Guatemalan dictator EfraÃn RÃos Montt by YouTube
has been convicted of genocide and crimes against humanity by a three judge tribunal in Honduras.
1982 coup On March 7, 1982, General Ãngel AnÃbal Guevara, the official party candidate, won the presidential election, universally denounced as fraudulent by opposition parties. On March 23, with the support of fellow soldiers, General Horacio Egberto Maldonado Schaad and Colonel Francisco Luis Gordillo MartÃnez, RÃos Montt deposed General Romeo Lucas GarcÃa in a coup d'etat and seized power, an act which the United States was neither complicit with nor had even forseen. They set up a military junta with RÃos Montt at its head. The junta immediately suspended the constitution, shut down the legislature, set up secret tribunals, and began a campaign against political dissidents that included kidnapping, torture, and extrajudicial assassinations. The coup was described as being of the Oficiales jÃ³venes ("young officers"), and prevented Guevara from being installed as president on July 1.
There was an attempt by RÃos Montt to win over the large insurgent groups to his version of the rule of the law, unleashing a scorched earth campaign on the nation's Mayan population, particularly in the departments of Quiche and Huehuetenango , that, according to the 1999 United Nations truth commission, resulted in the annihilation of nearly 600 villages.
In 1982, an Amnesty International report estimated that over 10,000 indigenous Guatemalans and peasant farmers were killed from March to July of that year, and that 100,000 rural villagers were forced to flee their homes. According to more recent estimates, tens of thousands of non-combatants were killed by the regime's death squads in the subsequent eighteen months. At the height of the bloodshed under RÃos Montt, reports put the number of killings and disappearances at more than 3,000 per month.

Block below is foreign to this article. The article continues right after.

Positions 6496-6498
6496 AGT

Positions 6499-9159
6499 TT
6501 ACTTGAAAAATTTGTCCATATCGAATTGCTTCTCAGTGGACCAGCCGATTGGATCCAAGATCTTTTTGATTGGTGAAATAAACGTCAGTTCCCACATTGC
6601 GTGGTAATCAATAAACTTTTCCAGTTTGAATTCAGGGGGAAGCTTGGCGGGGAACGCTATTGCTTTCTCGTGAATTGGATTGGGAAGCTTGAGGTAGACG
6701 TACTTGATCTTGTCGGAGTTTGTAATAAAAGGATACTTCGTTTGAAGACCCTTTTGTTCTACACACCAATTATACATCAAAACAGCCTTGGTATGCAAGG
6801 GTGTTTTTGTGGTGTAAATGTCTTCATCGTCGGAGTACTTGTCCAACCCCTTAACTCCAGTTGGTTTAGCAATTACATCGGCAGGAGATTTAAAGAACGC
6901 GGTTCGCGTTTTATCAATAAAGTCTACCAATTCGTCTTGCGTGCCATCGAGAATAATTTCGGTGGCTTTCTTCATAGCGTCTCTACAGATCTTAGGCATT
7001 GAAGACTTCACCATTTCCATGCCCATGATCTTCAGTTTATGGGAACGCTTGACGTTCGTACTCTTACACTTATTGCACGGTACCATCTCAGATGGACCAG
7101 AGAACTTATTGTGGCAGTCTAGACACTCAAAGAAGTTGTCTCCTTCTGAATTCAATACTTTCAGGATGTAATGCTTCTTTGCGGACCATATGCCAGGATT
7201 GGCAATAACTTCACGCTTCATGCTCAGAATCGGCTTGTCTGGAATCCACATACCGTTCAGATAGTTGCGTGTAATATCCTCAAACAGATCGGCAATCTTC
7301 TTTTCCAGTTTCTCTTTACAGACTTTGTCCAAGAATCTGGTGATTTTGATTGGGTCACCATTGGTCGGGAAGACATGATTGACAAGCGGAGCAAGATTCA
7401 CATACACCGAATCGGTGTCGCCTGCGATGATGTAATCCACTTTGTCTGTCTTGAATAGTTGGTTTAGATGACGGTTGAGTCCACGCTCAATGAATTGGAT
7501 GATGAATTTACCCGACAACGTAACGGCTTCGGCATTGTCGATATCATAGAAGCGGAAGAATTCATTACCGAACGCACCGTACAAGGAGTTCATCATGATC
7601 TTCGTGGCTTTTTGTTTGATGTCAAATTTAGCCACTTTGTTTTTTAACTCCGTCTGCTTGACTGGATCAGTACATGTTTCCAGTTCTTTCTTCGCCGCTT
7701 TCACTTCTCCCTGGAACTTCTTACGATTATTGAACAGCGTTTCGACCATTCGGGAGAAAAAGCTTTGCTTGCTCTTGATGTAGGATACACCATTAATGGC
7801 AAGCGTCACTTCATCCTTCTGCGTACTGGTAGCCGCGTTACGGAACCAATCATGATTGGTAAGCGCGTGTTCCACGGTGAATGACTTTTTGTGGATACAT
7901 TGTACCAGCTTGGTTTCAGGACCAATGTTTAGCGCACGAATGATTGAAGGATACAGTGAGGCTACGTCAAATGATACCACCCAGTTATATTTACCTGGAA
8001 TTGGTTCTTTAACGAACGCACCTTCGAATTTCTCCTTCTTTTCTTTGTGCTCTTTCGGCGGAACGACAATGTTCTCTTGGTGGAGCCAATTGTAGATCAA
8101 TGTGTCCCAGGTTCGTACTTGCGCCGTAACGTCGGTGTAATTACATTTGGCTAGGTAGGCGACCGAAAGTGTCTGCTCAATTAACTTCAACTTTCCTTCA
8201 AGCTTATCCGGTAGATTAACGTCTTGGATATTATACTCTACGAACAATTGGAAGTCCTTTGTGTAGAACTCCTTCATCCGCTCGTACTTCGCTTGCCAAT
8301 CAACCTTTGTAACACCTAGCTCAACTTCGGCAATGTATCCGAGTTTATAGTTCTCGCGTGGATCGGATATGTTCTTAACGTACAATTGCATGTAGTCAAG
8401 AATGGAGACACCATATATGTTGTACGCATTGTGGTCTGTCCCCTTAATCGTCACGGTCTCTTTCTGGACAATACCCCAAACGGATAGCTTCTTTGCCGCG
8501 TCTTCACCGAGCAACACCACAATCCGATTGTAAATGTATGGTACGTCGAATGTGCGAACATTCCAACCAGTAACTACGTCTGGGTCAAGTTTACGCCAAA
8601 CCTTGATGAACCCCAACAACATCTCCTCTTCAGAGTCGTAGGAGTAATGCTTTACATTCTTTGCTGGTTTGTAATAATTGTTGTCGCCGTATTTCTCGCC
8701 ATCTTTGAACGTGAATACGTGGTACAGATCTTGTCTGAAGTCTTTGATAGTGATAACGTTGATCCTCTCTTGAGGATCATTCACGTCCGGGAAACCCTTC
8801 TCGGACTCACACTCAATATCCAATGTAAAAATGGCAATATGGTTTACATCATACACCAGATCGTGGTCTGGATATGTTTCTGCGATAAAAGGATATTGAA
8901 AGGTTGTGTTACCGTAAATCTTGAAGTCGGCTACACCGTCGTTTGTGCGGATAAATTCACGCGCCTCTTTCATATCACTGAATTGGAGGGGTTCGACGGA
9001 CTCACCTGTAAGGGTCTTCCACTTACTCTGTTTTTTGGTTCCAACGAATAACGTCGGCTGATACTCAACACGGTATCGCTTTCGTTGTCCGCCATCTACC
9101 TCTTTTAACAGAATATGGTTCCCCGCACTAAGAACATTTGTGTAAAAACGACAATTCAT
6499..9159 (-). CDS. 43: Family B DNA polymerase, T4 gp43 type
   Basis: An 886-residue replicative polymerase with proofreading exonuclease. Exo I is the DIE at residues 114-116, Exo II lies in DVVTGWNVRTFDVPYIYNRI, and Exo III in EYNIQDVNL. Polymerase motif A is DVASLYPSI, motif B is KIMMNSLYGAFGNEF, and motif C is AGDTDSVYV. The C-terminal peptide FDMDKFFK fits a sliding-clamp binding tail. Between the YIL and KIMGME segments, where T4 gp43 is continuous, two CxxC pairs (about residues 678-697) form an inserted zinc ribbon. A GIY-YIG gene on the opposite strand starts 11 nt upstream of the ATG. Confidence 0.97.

Given RÃos Montt's staunch anticommunism and ties to the United States, the Reagan administration continued to support the general and his regime, paying a visit to Guatemala City in December 1982. During a meeting with RÃos Montt on December 4, Reagan declared: "President RÃos Montt is a man of great personal integrity and commitment. ... I know he wants to improve the quality of life for all Guatemalans and to promote social justice.
President Ronald Reagan claimed Guatemala's human rights conditions were improving and used this to justify several major shipments of military hardware to Rios Montt; $4 million in helicopter spare parts and $6.3 million in additional military supplies in 1982 and 1983 respectively. The decision was taken in spite of records concerning human rights violations, by-passing the approval from Congress. Meanwhile, a then-secret 1983 CIA cable noted a rise in "suspect right-wing violence" and an increasing number of bodies "appearing in ditches and gullies."